chasingadream's avatar - Archangel 01.jpg

    United States
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    Posted: February 5, 2008, 9:29 am - IP Logged

    wow

    Oogle  waiting patiently for my jackpot

      LuckyLilly's avatar - savy chick.png

      United States
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      February 26, 2007
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      Posted: February 5, 2008, 10:18 am - IP Logged

      wow

      wow is right.  This is a great reminder.  Never buy a ticket for someone else unless it is a gift, no strings attached.  Never have someone else buy your ticket.  Never share or pool a ticket without a written agreement.  No matter how close you are, family or friend, money changes things!

        Bagent's avatar - avatar 10424.gif
        Vancouver, WA
        United States
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        July 15, 2007
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        Posted: February 6, 2008, 2:06 am - IP Logged

        wow is right.  This is a great reminder.  Never buy a ticket for someone else unless it is a gift, no strings attached.  Never have someone else buy your ticket.  Never share or pool a ticket without a written agreement.  No matter how close you are, family or friend, money changes things!

        I Agree!

          sirbrad's avatar - Lottery-062.jpg
          PA
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          October 6, 2005
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          Posted: February 6, 2008, 4:06 pm - IP Logged

          These days true friendship is based on poorness, and further proves what I have said long ago, don't buy anyone a lottery ticket as a gift even, or get involved with anyone else when it comes to playing. The majority of the time lottery tickets are given with the assumption that they are losers, or not "big" winners. But when someone hits it big, that is a different story. Then the true colors come out.

          Cases like these are why I gladly spend more by myself, because the pay off will be far better in the end. Any "true friends" would never "square off" over money, so they were never really friends to begin with.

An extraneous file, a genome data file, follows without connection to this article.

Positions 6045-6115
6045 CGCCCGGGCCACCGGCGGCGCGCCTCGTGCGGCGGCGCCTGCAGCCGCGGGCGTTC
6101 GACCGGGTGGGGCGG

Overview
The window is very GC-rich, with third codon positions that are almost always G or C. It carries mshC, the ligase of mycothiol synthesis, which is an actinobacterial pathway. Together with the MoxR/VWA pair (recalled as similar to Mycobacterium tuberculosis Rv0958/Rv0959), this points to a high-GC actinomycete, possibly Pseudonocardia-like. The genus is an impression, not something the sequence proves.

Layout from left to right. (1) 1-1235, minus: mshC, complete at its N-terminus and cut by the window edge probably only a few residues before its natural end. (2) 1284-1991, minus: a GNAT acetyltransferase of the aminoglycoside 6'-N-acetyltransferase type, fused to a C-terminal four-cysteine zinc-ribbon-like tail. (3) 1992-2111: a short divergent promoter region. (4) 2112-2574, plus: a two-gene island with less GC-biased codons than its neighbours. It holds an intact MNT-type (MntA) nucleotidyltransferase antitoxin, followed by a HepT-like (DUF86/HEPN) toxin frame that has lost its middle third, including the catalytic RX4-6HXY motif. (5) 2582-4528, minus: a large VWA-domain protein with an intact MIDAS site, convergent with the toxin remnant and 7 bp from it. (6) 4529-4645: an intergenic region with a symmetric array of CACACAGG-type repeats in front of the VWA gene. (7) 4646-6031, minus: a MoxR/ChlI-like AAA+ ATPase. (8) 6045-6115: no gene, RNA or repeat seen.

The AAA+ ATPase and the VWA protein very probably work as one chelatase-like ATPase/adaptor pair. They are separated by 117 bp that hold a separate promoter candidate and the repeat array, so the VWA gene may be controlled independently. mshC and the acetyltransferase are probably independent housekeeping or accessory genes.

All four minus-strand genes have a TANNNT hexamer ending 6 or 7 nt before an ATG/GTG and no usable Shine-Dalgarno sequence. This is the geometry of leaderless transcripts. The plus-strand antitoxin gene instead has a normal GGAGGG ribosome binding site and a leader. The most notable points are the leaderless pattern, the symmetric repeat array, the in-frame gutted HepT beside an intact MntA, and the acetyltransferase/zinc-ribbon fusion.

ThatScaryChick's avatar - x1MqPuM
            Idaho
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            November 21, 2007
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            Posted: February 6, 2008, 7:03 pm - IP Logged

            These days true friendship is based on poorness, and further proves what I have said long ago, don't buy anyone a lottery ticket as a gift even, or get involved with anyone else when it comes to playing. The majority of the time lottery tickets are given with the assumption that they are losers, or not "big" winners. But when someone hits it big, that is a different story. Then the true colors come out.

            Cases like these are why I gladly spend more by myself, because the pay off will be far better in the end. Any "true friends" would never "square off" over money, so they were never really friends to begin with.

            But we don't really know that he gave his friend 20 dollars in the first place.

            "Cade sued Kendle in January 2007, about three weeks after Kendle redeemed the ticket for $672,500 after taxes."

             I think Cade heard about Kendle's good fortune and decided to make up a story that he actually gave him the $20 bucks, so he could get some of the winnings.

            "No one remembers the person who almost climbed the mountain, only the person who eventually gets to the top."

              LuckyLilly's avatar - savy chick.png

              United States
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              February 26, 2007
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              Posted: February 6, 2008, 7:25 pm - IP Logged

              But we don't really know that he gave his friend 20 dollars in the first place.

              "Cade sued Kendle in January 2007, about three weeks after Kendle redeemed the ticket for $672,500 after taxes."

               I think Cade heard about Kendle's good fortune and decided to make up a story that he actually gave him the $20 bucks, so he could get some of the winnings.

              I dunno, where'd Cade get the RNGs?  I'm having difficulty following the time line, but it sounds like the ticket was already with Kendle's relative when Cade is accused of breaking in.

                sirbrad's avatar - Lottery-062.jpg
                PA
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                October 6, 2005